Big cats are beautiful and the ‘massive nature’ spectacle of endless herds migrating north is a bewildering vision. But, somewhere beneath the glossy brochure exterior of the ‘Big 5’ (I hate that phrase), blue skies, and picnic breakfasts out on the savannah, there is a relentless fight for survival being fought, every second, between predator and prey.
Through the window of our Landcruiser I could see a Tommy giving birth. It was incredibly tender as she pulled away the placenta and licked the newborn into life. For the briefest of moments, I recalled a documentary featuring small savannah predators and how they preyed on the youngest and most vulnerable. I dismissed it. This was too beautiful to ruin.
We moved on. After about one-hundred meters we came across four very cute jackal cubs playing around their burrow. Their parents were trotting away in the background. I immediately grabbed the camera and photographed the fuzzy pups. After about twenty minutes, the jeep revved into life and our guide was shouting “Hold onto your cameras!” We dashed straight back to where we had left the newborn Tommy to find it dangling from the mouth of one of the adult jackals. From the den, it had homed-in on the blood and placenta.
The fawn was flinching and kicking as the jackal looked around. I think, to our collective western sensibilities, it did seem extremely unfair. The fawn was certainly going to die. The jackal continued to scan the horizon, but it did not scan far enough. Blindsided, the jackal was unaware of an adult Tommy now bearing down at full speed. It was the fawn’s mother. Hearing the pounding footfall, the jackal glanced round and was rammed at full-speed by the Tommy. The jackal crumpled and relinquished the fawn at once.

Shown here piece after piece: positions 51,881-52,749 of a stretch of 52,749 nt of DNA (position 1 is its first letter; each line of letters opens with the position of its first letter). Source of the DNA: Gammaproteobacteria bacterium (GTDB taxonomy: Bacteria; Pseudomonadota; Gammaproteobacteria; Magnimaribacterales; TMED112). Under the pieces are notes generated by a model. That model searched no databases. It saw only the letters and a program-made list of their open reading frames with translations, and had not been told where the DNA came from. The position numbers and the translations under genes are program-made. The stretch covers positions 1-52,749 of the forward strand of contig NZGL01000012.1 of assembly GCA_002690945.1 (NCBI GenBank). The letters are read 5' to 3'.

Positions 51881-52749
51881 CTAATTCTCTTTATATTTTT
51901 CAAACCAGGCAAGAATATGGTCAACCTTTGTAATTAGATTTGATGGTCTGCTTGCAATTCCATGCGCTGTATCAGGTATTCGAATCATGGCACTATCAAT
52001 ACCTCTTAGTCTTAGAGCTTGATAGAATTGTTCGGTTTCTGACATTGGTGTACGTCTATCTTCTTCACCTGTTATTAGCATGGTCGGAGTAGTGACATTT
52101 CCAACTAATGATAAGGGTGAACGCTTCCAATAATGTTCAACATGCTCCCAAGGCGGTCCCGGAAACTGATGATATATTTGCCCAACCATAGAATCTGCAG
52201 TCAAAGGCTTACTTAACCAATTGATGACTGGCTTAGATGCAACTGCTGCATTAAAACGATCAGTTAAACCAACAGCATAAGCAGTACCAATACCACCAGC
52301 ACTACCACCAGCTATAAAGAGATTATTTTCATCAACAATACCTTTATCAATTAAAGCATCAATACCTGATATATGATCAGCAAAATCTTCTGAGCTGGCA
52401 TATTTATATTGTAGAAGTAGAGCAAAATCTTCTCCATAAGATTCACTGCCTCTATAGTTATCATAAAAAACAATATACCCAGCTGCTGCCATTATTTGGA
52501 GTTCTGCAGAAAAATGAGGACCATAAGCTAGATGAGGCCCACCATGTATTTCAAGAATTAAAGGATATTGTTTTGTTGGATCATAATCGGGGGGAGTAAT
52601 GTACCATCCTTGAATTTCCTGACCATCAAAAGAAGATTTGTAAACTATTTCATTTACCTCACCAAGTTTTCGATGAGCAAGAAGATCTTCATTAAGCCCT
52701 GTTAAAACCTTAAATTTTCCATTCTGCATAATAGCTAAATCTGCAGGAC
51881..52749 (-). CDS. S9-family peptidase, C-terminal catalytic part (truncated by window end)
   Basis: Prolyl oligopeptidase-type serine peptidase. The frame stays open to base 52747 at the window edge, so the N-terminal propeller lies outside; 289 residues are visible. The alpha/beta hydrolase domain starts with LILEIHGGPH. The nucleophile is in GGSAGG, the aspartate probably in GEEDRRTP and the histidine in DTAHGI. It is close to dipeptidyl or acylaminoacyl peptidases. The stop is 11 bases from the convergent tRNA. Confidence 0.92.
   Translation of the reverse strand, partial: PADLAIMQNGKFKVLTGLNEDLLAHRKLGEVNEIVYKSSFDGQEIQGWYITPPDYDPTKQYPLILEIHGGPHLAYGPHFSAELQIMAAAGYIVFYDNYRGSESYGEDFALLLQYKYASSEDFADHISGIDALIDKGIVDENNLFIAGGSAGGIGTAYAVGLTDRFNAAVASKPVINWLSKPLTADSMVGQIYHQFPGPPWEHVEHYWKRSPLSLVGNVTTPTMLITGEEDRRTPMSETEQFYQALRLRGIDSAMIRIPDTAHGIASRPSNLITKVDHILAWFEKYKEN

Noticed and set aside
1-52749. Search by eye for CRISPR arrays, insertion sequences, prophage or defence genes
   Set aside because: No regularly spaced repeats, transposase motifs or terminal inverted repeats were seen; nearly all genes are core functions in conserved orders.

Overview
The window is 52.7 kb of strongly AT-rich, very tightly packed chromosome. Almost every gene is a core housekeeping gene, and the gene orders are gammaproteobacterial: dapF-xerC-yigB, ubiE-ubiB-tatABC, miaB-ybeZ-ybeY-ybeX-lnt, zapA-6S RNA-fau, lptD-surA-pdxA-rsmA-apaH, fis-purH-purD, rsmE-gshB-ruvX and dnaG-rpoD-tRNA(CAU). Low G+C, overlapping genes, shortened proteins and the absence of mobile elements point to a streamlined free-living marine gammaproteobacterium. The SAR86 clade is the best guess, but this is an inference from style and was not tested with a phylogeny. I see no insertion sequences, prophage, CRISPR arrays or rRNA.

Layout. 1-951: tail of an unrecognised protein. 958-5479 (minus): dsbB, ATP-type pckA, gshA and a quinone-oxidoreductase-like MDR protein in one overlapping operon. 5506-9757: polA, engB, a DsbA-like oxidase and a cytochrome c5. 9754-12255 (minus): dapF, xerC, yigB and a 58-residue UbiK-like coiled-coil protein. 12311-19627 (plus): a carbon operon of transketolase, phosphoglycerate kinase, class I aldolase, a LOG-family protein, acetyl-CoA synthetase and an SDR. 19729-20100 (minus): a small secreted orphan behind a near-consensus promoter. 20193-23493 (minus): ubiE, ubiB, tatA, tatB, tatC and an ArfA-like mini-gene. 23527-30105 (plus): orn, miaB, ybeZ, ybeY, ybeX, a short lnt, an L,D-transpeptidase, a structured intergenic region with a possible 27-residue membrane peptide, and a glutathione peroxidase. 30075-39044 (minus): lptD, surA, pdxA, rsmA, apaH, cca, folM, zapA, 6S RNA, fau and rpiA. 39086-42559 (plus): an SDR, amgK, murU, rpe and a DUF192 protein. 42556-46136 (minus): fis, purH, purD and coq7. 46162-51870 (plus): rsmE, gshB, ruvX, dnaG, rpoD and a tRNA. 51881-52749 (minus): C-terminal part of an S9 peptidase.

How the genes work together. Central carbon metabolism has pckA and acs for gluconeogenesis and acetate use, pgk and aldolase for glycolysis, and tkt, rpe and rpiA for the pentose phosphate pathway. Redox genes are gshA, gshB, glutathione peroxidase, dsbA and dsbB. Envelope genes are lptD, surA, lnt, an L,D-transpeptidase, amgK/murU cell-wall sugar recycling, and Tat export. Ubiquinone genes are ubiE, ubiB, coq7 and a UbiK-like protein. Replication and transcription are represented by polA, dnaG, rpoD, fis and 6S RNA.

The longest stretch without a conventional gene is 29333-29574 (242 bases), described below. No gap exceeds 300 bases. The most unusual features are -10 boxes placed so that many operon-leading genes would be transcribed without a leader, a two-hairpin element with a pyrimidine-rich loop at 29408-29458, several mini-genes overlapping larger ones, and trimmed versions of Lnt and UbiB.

The marauder tried to sprint away, but the Tommy was all over it, ramming and butting with its small horns. Breathing hard, she slowed to watch her fawn sprinting away… right into the jaws of the second jackal. We were now watching a macabre tag team. The dazed and confused fawn ran so close the jackal barely had to move and snapped its jaws around its throat.
The mother charged again. The jackal could not run fast enough with the fawn hanging from its mouth. Seeing the Tommy close in, the jackal dropped the fawn and sprinted away with the mother in close pursuit. Then the tables turned. Another jackal, sensing the Tommy’s exhaustion, gave chase and hunted down the mother while its partner hunted the fawn. But the mother Tommy never conceded defeat. As soon as she had outrun her pursuer, she instinctively turned the tables once more, charging back to rescue her fawn.
Finally, after being throttled four times, the jackals gave up the chase. It was a bitter defeat for the dogs, having expended so much energy into this hunt. I glanced back and forth between the panting jackals and the fawn galloping away into the Tommy herd. Together, the jackals trotted back to their den to rest and wait for the next birth.